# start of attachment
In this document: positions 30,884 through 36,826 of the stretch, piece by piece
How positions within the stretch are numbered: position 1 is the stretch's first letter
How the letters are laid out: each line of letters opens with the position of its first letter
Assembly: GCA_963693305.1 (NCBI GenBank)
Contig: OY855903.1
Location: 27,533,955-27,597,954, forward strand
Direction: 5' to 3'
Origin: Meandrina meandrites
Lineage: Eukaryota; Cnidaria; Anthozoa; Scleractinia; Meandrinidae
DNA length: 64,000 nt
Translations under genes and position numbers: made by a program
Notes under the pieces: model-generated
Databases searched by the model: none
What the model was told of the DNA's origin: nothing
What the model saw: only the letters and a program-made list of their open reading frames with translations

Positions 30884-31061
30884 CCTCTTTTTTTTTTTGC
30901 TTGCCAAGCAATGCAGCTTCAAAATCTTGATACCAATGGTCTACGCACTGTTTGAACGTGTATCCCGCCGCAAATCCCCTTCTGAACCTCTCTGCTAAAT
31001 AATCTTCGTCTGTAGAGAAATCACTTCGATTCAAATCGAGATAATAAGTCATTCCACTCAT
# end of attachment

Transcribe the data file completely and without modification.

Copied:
In this document: positions 30,884 through 36,826 of the stretch, piece by piece
How positions within the stretch are numbered: position 1 is the stretch's first letter
How the letters are laid out: each line of letters opens with the position of its first letter
Assembly: GCA_963693305.1 (NCBI GenBank)
Contig: OY855903.1
Location: 27,533,955-27,597,954, forward strand
Direction: 5' to 3'
Origin: Meandrina meandrites
Lineage: Eukaryota; Cnidaria; Anthozoa; Scleractinia; Meandrinidae
DNA length: 64,000 nt
Translations under genes and position numbers: made by a program
Notes under the pieces: model-generated
Databases searched by the model: none
What the model was told of the DNA's origin: nothing
What the model saw: only the letters and a program-made list of their open reading frames with translations

Positions 30884-31061
30884 CCTCTTTTTTTTTTTGC
30901 TTGCCAAGCAATGCAGCTTCAAAATCTTGATACCAATGGTCTACGCACTGTTTGAACGTGTATCCCGCCGCAAATCCCCTTCTGAACCTCTCTGCTAAAT
31001 AATCTTCGTCTGTAGAGAAATCACTTCGATTCAAATCGAGATAATAAGTCATTCCACTCAT